Last week we reported that Hershey’s Kisses was world’s the most popular brand, and now we can report that Apple is the world’s “most admired company.” Fortune partnered with Hay Group to assess U.S. and global firms with revenues of a least $10 billion.
Make no mistake, blogs are still effective in engaging an audience, and more Fortune 500 companies are getting aboard the blog train each year. But anecdotal evidence shows a good number of “tired” blogs across organizations—those with posts that go way back, and that offer little in the form of any recent communications activities.
According to a study by Brain Sells, Baby Boomers still seek growth, all the while acknowledging new limitations in resources. The findings show that as Baby Boomers age, their home range will become more important and getting settled in new spaces will require new interpersonal and wider social arrangements.
It wasn’t just the fact that Republican Scott Brown once posed for Cosmo that vaulted him to the office of U.S. senator from Massachusetts. Mobile communications also played a big part in the win, but what has gained the most attention from political strategists is a new application for smartphones that was used during the race.
A study by Outsell revealed that digital media will take a higher share of advertising revenues than print this year for the first time in the U.S. Digital media will grow to a market share of 32.5%, compared with 30.3% for print.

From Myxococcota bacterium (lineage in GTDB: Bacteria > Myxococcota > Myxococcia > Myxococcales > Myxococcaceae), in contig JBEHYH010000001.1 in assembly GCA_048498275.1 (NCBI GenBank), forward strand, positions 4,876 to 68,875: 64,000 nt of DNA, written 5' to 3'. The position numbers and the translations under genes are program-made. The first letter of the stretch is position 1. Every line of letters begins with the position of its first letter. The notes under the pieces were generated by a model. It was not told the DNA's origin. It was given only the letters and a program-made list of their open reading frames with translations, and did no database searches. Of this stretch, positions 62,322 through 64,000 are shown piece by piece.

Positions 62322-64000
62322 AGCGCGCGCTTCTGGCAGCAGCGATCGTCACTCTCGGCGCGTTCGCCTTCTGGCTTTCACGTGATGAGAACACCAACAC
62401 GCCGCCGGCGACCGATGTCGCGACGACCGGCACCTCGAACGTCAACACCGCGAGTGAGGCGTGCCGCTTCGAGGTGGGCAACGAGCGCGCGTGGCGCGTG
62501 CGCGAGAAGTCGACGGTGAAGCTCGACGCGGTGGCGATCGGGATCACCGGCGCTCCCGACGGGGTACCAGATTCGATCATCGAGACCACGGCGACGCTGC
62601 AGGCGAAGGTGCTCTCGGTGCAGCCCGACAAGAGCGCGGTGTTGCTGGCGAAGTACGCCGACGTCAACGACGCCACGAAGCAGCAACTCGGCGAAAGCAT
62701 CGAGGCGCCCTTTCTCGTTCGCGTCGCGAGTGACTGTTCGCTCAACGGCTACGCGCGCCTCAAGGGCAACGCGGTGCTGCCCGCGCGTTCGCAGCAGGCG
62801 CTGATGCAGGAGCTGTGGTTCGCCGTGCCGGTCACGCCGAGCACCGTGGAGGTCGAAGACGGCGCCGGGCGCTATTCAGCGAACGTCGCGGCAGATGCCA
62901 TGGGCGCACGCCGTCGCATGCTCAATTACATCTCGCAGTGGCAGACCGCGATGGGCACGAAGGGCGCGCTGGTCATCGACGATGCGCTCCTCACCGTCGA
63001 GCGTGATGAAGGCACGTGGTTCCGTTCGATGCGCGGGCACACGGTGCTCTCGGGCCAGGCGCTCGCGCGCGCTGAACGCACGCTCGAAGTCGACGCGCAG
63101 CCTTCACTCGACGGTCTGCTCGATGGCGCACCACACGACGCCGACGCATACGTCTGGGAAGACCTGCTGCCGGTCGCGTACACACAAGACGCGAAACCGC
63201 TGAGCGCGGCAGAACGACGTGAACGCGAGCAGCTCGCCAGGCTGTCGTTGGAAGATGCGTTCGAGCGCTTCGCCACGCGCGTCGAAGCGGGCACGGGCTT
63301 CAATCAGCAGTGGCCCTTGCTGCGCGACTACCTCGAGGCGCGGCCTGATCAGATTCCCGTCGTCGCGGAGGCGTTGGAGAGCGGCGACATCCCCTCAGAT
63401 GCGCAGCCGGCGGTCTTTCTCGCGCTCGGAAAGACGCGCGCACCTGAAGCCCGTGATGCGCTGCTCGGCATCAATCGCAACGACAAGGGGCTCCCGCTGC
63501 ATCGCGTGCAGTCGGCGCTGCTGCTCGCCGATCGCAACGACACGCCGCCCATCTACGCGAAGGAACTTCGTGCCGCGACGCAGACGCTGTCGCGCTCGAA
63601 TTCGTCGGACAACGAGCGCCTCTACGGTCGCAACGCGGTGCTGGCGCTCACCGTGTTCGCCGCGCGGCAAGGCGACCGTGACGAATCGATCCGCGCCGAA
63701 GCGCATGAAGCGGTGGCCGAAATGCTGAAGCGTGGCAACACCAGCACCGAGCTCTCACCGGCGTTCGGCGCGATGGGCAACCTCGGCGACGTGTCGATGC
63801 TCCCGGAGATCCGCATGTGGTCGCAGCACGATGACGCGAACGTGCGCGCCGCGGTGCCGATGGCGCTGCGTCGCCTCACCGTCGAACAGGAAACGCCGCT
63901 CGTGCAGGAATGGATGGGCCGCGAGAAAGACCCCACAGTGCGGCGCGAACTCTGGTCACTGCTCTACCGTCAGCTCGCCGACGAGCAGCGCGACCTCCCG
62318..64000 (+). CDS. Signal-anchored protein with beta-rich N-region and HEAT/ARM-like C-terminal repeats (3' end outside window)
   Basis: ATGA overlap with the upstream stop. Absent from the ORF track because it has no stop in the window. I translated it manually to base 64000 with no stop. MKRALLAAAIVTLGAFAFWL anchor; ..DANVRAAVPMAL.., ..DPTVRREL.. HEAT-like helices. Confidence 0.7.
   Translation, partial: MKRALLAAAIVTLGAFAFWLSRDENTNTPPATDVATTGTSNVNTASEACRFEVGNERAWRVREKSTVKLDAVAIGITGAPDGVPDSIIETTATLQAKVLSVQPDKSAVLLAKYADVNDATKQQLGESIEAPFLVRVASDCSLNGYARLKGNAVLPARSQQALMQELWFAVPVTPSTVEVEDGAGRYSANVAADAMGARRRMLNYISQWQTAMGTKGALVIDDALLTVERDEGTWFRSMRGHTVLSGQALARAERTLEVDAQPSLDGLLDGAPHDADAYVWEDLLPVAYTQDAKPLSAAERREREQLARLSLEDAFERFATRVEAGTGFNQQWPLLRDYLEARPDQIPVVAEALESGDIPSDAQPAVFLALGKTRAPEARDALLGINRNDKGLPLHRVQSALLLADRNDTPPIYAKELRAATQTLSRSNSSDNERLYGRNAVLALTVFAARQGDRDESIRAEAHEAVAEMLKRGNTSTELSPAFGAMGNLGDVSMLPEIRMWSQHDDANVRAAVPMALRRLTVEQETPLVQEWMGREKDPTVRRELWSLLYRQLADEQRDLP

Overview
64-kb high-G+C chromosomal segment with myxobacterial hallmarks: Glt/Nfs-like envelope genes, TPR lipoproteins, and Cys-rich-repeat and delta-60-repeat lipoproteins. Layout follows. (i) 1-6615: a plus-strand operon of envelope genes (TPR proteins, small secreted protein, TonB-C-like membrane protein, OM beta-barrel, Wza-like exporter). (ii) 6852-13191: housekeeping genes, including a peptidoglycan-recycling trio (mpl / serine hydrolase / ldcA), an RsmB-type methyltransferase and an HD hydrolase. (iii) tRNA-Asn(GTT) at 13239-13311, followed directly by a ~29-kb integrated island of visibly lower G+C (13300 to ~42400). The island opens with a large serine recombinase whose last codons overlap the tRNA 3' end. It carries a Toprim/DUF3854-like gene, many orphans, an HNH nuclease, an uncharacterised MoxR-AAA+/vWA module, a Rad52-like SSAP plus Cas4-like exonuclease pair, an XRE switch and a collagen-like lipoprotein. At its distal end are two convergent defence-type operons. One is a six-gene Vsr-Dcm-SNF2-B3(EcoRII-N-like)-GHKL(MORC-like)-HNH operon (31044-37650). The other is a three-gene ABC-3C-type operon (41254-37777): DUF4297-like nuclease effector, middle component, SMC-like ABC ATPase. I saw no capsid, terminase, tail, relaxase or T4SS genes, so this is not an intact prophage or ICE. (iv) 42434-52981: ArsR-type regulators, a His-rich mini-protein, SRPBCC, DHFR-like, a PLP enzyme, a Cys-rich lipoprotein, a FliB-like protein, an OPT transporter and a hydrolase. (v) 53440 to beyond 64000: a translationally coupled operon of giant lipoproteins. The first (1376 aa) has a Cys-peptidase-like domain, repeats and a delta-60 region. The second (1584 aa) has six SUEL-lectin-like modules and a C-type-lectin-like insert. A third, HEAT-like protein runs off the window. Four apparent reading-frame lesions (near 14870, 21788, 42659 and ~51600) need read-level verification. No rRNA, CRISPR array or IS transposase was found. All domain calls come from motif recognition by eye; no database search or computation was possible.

A recent study by PR agency Ruder Finn finds that Americans now spend an average of 2.7 hours per day on the mobile Internet. Now is the time to begin formulating a mobile PR strategy and to start on the path toward integration.
A study by Euro RSCG WWPR and MicroDialogue reveals new insights into a key market demographic—teenage girls—giving guidance into how best to communicate with them.
Whether your organization is large or small, for profit or nonprofit, local or global, it has an objective. A clear, broad-based understanding of the organization’s objectives improves its chances for success.
Because the Driving While Distracted campaign was a multi-platform effort that entailed considerable planning, logistics were certainly a challenge, says Nationwide’s Charley Gillespie. But the biggest hurdle involved technology.
Case Study: Nationwide, Fleishman-Hillard Take Hands-On Approach To ‘Driving While Distracted’ Cause Campaign
After hearing firsthand accounts of the dangers posed by distracted driving from customers and colleagues, Nationwide Insurance became the first insurance company to take on the issue when it launched its campaign to educate consumers on the risks posed by Driving While Distracted (DWD) and encourage Americans to adopt safer driving habits in order to protect lives on the road.